A young fan stopped Josh Prenot on his way into CenturyLink Center for the U.S. Olympic swimming trials Thursday.
The girl called him Chuck. That didn't work. She tried Adam. Nope.
"She eventually got to the correct one," Prenot said.
Whatever anonymity surrounded the 22-year-old physics major from Cal vanished a few hours later. In his final opportunity to qualify for the Olympics at these trials, Prenot surged past Kevin Cordes in the final seconds to claim the 200-meter breaststroke.
Prenot finished in 2 minutes 7.17 seconds, the second-fastest time in history, only a tenth of a second off the world record set by Japan’s Akihiro Yamaguchi in 2012. Five days into the trials,
"This was my last race, my last chance to make the team," Prenot said. "I didn't feel like waiting another four years, so the pressure was on."
In the process, he joined the growing list of first-time Olympians who have transformed the face of U.S. swimming at these trials. Nine of the 16 winners so far are new to the Olympics. Their pictures are among those taped to a wall next to the room where news conferences are held at the arena. Each time swimmers qualifies, their face is added to the collection.
Yes, there are familiar pictures: Michael Phelps,
"It's really a blend of the old and new," USA Swimming Executive Director Chuck Wielgus said. "It's a very exciting time for our sport. We're now seeing the fruits of our youth program. … Those kids have been waiting their turn. They've been chasing for a long time and some of them are starting to break through."
The words came about three hours before Prenot fought back nerves in the ready room — maybe the most apprehensive he's ever been before a race.
Earlier in the week, he placed third in the 100 breaststroke. He was too aggressive in the first 100 meters in that race. He wanted to stay calm and not repeat the mistake.
"There was tons of pressure," said Prenot, whose trip to the Olympic trials in 2012 was hampered by strep throat. "I'm just trying to remind myself that I swim this race a lot, that I know how to do it."
Cordes, who previously won the 100 breaststroke, swam each of the first three legs under world record pace as the din in the arena grew.
"It was tight all the way through," he said, still panting minutes after the race ended.
Prenot tracked Cordes in front and wanted to hold off in order to go all-out in the final 75 meters. The strategy worked.
"This is by far the most perfectly I've ever put it together," Prenot said.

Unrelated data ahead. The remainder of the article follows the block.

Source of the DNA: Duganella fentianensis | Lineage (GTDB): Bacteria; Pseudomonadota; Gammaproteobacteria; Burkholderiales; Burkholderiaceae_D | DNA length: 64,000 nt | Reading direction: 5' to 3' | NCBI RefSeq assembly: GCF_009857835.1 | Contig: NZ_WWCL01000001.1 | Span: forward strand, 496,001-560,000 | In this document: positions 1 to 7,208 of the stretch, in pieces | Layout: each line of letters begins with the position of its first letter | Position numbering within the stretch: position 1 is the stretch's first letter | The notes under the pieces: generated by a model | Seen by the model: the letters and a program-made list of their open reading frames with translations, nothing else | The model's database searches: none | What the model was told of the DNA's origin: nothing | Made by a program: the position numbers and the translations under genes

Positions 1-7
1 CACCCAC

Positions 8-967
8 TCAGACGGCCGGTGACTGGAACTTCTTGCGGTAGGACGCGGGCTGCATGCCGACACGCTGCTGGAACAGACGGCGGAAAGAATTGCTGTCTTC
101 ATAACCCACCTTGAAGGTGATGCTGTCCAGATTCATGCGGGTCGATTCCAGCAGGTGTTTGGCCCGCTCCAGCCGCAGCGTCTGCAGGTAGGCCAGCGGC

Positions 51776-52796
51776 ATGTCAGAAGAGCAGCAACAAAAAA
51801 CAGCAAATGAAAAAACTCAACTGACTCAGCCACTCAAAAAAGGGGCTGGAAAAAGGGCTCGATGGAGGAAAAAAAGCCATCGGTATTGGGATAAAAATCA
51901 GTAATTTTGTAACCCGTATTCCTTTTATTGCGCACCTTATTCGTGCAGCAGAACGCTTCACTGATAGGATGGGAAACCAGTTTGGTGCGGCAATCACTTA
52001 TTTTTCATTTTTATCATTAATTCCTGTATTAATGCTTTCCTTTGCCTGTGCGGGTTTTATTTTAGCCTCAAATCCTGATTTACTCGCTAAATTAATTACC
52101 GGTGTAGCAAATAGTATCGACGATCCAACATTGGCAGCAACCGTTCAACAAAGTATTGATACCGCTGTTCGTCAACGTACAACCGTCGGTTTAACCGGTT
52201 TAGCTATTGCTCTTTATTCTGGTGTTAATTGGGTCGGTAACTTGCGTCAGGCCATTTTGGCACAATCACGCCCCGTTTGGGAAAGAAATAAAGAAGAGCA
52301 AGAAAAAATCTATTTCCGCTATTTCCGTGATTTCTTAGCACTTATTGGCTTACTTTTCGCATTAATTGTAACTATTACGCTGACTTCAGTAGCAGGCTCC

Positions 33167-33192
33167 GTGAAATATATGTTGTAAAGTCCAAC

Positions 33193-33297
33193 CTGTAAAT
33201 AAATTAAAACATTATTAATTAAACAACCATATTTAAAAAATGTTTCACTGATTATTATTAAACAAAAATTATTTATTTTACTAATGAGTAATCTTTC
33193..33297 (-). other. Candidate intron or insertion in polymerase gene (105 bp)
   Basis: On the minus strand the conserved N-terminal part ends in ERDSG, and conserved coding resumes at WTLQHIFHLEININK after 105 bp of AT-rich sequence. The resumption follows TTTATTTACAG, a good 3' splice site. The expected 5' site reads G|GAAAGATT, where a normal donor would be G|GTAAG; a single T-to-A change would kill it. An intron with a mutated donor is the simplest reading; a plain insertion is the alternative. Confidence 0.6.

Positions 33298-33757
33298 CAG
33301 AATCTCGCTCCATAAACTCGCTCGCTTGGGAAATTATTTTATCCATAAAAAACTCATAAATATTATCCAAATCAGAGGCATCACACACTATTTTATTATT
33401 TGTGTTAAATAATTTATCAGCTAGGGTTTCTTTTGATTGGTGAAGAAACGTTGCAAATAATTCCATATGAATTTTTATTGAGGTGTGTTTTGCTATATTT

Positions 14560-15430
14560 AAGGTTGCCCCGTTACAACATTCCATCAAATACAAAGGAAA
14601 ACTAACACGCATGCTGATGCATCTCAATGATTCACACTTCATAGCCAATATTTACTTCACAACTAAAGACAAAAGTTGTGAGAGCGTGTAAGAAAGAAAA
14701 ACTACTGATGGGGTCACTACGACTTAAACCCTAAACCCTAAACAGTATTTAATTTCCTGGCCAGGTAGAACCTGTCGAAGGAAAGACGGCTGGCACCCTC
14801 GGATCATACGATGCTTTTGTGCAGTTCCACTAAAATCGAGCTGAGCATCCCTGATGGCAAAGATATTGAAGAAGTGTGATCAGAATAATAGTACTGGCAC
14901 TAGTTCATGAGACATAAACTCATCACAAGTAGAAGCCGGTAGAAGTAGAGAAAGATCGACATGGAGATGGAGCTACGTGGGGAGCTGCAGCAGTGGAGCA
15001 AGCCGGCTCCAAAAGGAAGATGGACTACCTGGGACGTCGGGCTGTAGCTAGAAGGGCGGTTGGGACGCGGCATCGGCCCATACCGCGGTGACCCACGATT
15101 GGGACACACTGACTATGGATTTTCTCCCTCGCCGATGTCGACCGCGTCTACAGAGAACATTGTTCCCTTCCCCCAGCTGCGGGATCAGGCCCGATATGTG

In Thursday's two other finals, Olympic veterans pulled out victories.
"The last time around [at the trials] it was the old guys like me," the 27-year-old Adrian said. "Now I'm bucking the trend a little bit."
Anthony Ervin did the same. The 35-year-old from the Santa Clarita area is the oldest male swimmer at the trials. But the age didn't show as he finished fourth in the 100 freestyle to earn a spot on the 4x100 freestyle relay in Rio de Janeiro. It will be the sprinter's fourth Olympics.
"Part of this process of being around these younger people makes me feel young," Ervin said.
Cammile Adams won the 200 butterfly in 2:06.80 after thinking a day earlier that her Olympic hopes in the event were finished.
Meet officials disqualified Adams after her preliminary heat Wednesday, saying she was on her back instead of her stomach after a turn. A review by officials that included underwater cameras quickly overturned the decision.
"I've learned about myself and how to overcome obstacles," Adams said, "and obviously yesterday was an obstacle that I never thought I would be able to overcome."
Also Thursday, Phelps and Lochte qualified for Friday's 200 individual medley finals. That will probably be the final showdown in the U.S. between the longtime rivals who have combined for 33 Olympic medals.
Prenot, meanwhile, savored the start of his Olympic career.
"I've been looking up to some of the dudes I'm competing against for my entire childhood swim career," he said. "To be able to … be considered to have a shot at winning was kind of unexpected."
But at these trials, the unexpected is becoming routine.